Greece says offering pension and tax reforms in return for debt relief, aid

The government later released a 13-page document detailing its new bailout plan

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Greece has submitted to its eurozone creditors a new bailout plan proposing a pensions overhaul and tax hikes in return for debt relief and a three-year rescue loan, a government source said early Friday.

“The Greek proposal... includes funding of the country's financing needs... for three years, debt adjustment and a front-loaded investment package of 35 billion euros ($38 billion),” the source said.

The government later released a 13-page document detailing its new bailout plan, with proposals that closely resembled those put forward by Greece's international creditors before talks broke down last month.

Athens had already on Wednesday formally submitted a request for a three-year loan program from the European Stability Mechanism (ESM), the EU’s lender of last resort, but has yet to specify how much it has asked for.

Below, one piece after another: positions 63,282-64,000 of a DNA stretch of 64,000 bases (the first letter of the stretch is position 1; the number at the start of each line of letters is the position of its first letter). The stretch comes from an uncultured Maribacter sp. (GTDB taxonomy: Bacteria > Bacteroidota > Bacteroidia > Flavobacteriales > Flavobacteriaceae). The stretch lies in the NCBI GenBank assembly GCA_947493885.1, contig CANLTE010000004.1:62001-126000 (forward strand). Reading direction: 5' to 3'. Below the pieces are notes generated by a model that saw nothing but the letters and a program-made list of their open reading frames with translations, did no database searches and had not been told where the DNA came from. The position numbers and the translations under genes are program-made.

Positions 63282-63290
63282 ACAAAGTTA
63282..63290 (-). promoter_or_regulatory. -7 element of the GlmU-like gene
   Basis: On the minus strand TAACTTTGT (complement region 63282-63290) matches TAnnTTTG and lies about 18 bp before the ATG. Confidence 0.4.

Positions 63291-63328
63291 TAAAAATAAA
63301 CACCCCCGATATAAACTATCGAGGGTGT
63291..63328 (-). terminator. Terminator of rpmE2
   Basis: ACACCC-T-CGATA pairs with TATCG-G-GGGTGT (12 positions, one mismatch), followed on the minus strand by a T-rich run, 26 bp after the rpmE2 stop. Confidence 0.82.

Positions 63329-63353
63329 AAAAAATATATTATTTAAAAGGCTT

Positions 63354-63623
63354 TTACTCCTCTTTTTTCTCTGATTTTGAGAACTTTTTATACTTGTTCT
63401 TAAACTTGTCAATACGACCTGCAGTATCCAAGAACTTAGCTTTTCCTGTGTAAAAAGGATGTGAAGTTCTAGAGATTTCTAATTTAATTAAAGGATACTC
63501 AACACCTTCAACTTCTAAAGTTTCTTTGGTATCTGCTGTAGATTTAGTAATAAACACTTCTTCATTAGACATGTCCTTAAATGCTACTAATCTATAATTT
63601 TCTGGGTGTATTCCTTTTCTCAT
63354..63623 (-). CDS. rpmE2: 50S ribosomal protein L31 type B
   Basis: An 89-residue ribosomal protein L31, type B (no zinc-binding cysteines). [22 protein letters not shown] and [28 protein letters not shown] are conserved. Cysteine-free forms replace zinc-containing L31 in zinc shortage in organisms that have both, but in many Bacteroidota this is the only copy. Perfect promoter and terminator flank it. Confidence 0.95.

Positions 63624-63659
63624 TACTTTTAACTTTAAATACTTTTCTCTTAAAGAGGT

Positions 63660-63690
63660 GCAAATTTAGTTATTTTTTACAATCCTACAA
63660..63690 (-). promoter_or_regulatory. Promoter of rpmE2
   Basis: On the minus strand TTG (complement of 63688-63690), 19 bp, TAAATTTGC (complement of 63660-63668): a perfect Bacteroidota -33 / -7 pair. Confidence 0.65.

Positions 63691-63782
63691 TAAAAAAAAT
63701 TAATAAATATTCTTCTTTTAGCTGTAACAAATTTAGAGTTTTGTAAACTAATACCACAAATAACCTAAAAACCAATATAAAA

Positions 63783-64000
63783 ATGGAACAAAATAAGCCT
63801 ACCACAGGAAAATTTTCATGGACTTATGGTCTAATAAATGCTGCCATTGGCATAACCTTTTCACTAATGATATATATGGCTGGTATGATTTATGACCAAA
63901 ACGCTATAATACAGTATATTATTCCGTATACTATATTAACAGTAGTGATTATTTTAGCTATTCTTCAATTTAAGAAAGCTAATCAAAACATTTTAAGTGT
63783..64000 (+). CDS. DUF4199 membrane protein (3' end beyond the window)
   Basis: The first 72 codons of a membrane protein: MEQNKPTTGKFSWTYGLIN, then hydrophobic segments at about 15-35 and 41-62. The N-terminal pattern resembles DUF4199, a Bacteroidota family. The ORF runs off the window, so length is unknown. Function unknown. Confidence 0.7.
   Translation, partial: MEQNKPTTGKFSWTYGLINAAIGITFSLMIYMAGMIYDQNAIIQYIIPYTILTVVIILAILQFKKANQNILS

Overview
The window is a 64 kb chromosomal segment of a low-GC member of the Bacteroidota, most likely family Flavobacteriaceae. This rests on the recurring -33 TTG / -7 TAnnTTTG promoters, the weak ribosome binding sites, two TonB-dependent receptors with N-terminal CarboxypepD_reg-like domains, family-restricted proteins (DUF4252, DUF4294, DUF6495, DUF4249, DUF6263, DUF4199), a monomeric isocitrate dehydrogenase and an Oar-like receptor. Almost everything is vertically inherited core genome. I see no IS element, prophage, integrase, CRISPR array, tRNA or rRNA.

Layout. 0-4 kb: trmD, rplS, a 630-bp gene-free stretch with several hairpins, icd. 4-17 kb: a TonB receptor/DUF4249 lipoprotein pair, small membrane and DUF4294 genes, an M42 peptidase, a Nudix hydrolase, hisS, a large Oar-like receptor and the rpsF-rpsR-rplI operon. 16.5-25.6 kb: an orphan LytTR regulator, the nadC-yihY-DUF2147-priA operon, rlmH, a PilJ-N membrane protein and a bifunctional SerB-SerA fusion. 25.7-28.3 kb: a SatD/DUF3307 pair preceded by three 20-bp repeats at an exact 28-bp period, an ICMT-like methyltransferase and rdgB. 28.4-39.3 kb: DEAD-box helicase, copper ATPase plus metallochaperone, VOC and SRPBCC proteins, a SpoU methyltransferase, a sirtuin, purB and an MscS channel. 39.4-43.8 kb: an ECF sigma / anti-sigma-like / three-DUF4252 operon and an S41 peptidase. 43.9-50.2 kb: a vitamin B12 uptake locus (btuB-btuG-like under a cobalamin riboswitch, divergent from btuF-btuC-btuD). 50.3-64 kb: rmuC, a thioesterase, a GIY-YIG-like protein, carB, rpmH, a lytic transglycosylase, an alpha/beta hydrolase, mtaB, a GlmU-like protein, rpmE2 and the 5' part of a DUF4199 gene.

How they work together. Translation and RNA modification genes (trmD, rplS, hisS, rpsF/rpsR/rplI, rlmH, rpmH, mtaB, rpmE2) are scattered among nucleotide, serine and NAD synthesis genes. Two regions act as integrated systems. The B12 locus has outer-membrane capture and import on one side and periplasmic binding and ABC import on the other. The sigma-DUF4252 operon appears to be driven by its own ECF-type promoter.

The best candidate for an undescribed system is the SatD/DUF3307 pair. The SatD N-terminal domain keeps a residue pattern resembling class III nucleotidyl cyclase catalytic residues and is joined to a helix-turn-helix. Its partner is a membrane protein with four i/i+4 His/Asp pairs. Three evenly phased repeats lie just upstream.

And the 35-billion-euro package earmarked for growth-enhancing measures had already been set aside for Greece by the European Commission.

On Friday, the Greek parliament will be asked to authorize Prime Minister Alexis Tsipras and other senior officials to negotiate with the creditors on the basis of this latest bailout plan, state news agency ANA said.

Greece had been given a final chance to submit new bailout proposals by midnight on Thursday to save the country's collapsing economy and stave off a humiliating exit from the eurozone.

As demanded by its EU-IMF creditors, the radical left government has agreed to discourage early retirement and ask for higher health contributions from pensioners.

Athens also pledges to raise sales tax revenue by 1.0 percent of gross domestic product.

Tax on shipping, corporate tax and a luxury tax will be increased and a crackdown will be energetically pursued against tax evasion, according to the document.

On the privatization front, Athens has given in to demands to sell the state's remaining shares in telecoms giant OTE, and will announce binding bid dates for the privatization of the ports of Piraeus and Thessaloniki for no later than October.

In contrast, whereas the creditors had demanded a 400-million-euro reduction in military spending, Athens is offering to cut 100 million this year and 200 million in 2016.

And instead of abolishing a 30-percent tax break on all its islands, as requested by creditors, the government said it only wants to scrap the measure on the wealthiest islands and those most popular with tourists.